The new Hitachi OE750 spark spectrometer can measure the entire spectrum of elements in metals to low detection limits. For us at Hitachi High-Tech, this was the goal for the OE750 development team and why we ended up designing a completely new optical concept and using a different detector technology. Our view is that detection limits of below 10ppm or >1 ppm (depending on the application and element) across the board are essential for today’s metals quality control. Here’s why.
Residual elements that are in the mix, yet not part of the specification, need careful monitoring. This is especially the case when using scrap as a source material as scrap metal is a significant source of residual metals. The presence of these elements can have a significant effect on the properties of the finished product, and some products are more sensitive than others, such as low carbon and low alloy steels.
The most common residuals are copper, nickel, chromium, molybdenum and tin. Let’s take the example of tin and discuss the effect of this element on steel. Sn increases strength and hardness, but reduces ductility, impact resistance and strain hardening. Its presence also affects processing conditionings, such as recrystallisation, and can cause embrittlement of grain boundaries.
Essentially, control of trace elements is meeting the specification of the alloy grade. It’s beyond the scope of this article to discuss the many different grades of cast iron, steel and aluminium. However, to illustrate the point, we can discuss boron in carbon steel. Adding boron in very small amounts (as little as 3ppm) improves hardenability. However, above these levels the boron segregates from the steel and settles in the grain boundaries which reduces hardenability, weldability, toughness and causes embrittlement. The level of boron must be monitored very carefully as minute amounts have such a significant impact on the material.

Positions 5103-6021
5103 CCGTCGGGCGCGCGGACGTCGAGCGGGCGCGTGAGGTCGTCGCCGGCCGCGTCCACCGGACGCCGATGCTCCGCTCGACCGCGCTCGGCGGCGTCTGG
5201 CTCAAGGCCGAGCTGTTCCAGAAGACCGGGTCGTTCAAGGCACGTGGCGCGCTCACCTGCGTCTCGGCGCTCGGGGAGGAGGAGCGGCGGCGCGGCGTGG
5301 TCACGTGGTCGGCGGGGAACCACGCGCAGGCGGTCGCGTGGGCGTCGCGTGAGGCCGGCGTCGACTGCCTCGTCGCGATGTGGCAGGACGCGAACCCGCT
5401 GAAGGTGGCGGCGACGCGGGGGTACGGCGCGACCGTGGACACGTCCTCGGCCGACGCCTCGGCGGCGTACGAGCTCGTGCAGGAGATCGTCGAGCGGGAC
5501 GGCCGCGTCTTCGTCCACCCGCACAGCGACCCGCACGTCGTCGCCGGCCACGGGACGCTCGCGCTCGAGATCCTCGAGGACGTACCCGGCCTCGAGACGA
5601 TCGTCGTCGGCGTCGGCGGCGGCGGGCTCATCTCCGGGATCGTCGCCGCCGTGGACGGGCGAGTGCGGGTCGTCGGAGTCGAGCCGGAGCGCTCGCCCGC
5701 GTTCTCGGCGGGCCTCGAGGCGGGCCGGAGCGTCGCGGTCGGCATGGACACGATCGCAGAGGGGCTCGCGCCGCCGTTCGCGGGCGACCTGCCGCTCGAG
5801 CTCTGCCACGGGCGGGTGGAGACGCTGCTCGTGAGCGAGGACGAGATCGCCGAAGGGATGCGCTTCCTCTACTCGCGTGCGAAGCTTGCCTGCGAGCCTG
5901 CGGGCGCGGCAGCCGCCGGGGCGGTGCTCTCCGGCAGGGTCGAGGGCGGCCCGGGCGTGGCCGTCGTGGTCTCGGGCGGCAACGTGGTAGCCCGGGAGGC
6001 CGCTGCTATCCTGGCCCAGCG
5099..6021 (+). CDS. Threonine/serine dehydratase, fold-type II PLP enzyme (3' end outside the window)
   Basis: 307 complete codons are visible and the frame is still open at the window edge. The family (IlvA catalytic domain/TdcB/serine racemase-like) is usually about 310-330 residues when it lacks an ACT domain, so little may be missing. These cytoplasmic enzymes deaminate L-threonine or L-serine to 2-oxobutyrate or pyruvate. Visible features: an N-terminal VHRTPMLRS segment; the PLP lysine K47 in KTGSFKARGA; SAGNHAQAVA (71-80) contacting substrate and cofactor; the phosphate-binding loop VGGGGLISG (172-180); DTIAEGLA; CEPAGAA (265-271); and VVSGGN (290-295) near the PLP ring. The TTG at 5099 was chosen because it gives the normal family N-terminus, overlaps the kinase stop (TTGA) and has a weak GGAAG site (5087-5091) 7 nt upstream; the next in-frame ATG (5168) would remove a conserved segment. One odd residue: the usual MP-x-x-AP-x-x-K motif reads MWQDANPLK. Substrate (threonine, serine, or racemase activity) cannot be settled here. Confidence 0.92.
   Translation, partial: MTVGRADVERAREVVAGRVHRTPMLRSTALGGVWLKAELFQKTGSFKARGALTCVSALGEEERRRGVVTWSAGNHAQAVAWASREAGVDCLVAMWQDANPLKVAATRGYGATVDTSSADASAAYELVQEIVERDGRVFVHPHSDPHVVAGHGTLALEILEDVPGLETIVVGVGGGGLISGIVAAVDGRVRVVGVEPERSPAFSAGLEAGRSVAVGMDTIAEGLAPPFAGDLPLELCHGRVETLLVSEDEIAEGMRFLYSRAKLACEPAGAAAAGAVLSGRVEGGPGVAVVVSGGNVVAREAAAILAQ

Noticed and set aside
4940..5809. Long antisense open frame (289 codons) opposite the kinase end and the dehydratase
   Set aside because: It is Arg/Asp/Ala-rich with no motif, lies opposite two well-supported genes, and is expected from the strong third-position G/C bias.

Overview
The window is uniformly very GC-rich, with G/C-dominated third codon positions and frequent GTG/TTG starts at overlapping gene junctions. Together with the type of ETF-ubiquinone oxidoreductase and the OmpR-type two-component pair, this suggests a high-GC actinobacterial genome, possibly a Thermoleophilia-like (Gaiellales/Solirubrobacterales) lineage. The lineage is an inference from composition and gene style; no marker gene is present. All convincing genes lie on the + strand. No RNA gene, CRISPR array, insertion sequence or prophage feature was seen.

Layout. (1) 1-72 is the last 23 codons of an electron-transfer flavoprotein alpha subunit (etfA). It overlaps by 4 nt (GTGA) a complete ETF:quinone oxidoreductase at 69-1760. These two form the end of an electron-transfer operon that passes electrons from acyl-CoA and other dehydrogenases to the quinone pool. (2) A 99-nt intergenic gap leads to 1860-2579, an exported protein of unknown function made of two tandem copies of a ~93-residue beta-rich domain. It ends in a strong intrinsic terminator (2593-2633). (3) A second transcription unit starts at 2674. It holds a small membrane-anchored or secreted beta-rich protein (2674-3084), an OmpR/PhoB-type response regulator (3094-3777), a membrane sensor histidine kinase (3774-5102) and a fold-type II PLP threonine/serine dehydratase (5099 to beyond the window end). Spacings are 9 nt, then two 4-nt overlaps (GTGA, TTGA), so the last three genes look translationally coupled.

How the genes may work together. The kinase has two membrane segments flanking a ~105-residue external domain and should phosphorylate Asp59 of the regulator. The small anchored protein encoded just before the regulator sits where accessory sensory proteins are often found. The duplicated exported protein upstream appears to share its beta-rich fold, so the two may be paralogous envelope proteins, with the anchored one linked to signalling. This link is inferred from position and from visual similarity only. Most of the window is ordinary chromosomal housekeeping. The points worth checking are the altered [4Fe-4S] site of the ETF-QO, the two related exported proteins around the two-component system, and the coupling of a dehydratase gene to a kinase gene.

This is the control of elements that are added in the casting process that affect the structure, such as inoculating elements in cast iron, or modifiers in aluminium casting. These often have to be controlled to less than 10ppm.
For example, in aluminium casting strontium and sodium are modifiers that remove aluminium phosphide (a nucleant for silicon) and produce a structure with improved ductility. However, these modifiers are poisoned by the presence of phosphorous, antimony and bismuth. To ensure the modifiers are doing their job, it’s essential to monitor and control the levels of the pnicogens.
Many ASTM test methods call for very low levels of detection by spark emission spectroscopy. A notable example is the 2017 revision of the ASTM E415 test method. The guidelines state composition ranges for 21 different elements, ranging from aluminium to zirconium. Possibly the most challenging for typical spark spectrometers is the nitrogen level, which is why the OE750 has been developed to measure N to below 10ppm.
So far we’ve discussed the impact of known quantities on material properties, melt chemistry and meeting standards, but with the increased use of scrap metal as a feedstock, we may see more unfamiliar elements introduced into the melt and those properties will need to be monitored closely. To fully understand and investigate effects on melt chemistry and material properties, it’s necessary to analyse the full composition at very low detection limits
The OE750 spark spectrometer is able to analyse all alloying, treatment, trace, residual and tramp elements for steel, iron and aluminium applications.
To find out more about how the OE750 brings you ultimate quality control, get in touch to arrange a demo.Get in touch